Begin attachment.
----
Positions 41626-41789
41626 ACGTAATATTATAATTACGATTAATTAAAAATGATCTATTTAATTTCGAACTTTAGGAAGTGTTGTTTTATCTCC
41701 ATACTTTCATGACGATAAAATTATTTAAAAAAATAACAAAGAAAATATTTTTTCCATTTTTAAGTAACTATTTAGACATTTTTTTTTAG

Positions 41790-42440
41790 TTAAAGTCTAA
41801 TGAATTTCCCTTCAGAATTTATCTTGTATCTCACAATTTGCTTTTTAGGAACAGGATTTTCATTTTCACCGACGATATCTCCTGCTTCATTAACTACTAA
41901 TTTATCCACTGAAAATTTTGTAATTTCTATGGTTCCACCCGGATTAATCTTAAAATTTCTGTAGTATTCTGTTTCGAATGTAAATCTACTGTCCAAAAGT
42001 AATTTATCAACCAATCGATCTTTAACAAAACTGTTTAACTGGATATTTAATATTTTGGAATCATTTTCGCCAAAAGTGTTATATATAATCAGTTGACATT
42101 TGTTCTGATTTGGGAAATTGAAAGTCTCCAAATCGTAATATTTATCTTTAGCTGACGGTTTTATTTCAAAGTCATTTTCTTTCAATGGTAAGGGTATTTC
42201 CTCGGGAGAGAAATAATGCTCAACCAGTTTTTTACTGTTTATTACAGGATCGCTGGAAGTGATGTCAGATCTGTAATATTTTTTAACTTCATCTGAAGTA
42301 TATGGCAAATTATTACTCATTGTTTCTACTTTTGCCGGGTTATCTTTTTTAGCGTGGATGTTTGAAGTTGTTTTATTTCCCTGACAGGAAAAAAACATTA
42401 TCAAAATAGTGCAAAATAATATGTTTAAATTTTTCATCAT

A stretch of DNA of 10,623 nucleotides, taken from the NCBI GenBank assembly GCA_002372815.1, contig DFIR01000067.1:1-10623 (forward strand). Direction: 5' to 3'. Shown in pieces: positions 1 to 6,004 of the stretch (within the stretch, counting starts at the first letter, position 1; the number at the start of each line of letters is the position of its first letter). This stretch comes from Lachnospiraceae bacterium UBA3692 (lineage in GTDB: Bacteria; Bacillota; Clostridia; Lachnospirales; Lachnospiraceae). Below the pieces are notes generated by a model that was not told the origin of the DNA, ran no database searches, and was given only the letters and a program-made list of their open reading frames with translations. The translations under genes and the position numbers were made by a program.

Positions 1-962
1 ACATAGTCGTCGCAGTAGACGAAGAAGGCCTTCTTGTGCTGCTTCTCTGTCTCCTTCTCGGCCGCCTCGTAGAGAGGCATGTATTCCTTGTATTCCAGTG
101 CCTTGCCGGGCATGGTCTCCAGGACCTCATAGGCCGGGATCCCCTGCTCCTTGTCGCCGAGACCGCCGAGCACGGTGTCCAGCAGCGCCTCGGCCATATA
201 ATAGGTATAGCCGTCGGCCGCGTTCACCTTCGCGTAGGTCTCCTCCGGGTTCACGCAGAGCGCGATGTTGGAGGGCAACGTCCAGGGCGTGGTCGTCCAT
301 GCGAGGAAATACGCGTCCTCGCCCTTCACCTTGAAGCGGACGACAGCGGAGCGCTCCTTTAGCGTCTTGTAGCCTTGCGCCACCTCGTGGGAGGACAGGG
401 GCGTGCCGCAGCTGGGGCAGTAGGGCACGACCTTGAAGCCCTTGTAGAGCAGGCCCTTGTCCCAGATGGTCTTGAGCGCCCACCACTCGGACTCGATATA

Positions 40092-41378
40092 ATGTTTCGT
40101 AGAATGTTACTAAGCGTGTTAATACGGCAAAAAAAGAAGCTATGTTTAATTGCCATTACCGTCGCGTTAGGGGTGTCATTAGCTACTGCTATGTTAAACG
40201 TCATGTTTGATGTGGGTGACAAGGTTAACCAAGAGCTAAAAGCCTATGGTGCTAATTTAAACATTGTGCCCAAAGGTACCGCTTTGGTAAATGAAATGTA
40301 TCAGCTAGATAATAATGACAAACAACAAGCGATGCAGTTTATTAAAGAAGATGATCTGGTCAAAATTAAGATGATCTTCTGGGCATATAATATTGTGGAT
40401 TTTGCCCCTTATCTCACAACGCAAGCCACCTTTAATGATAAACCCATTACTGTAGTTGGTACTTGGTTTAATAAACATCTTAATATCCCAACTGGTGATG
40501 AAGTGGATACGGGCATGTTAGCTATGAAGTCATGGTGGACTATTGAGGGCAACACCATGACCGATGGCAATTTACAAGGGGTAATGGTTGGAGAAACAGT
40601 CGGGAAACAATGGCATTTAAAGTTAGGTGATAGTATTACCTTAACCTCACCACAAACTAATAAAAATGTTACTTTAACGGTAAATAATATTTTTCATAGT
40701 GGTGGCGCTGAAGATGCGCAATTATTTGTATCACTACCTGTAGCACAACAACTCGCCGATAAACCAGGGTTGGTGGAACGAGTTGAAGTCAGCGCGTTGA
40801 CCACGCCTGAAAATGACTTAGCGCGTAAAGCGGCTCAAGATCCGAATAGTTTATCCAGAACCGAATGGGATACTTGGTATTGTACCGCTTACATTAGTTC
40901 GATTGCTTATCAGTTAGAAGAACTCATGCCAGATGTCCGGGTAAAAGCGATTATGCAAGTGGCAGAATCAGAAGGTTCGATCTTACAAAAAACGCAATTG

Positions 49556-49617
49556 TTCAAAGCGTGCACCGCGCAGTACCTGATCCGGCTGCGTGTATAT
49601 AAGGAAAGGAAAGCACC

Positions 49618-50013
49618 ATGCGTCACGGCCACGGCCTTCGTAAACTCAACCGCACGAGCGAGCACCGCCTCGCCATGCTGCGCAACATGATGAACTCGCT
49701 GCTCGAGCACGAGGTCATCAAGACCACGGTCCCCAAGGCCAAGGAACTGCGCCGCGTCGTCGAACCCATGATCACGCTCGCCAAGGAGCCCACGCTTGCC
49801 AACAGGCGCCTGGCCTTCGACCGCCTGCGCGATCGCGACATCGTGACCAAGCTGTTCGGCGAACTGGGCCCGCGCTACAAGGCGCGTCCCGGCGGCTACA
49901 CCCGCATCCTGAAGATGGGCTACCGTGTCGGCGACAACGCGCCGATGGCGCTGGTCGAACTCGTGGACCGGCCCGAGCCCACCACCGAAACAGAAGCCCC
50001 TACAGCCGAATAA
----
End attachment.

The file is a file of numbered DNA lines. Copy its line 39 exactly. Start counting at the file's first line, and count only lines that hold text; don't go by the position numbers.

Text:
50001 TACAGCCGAATAA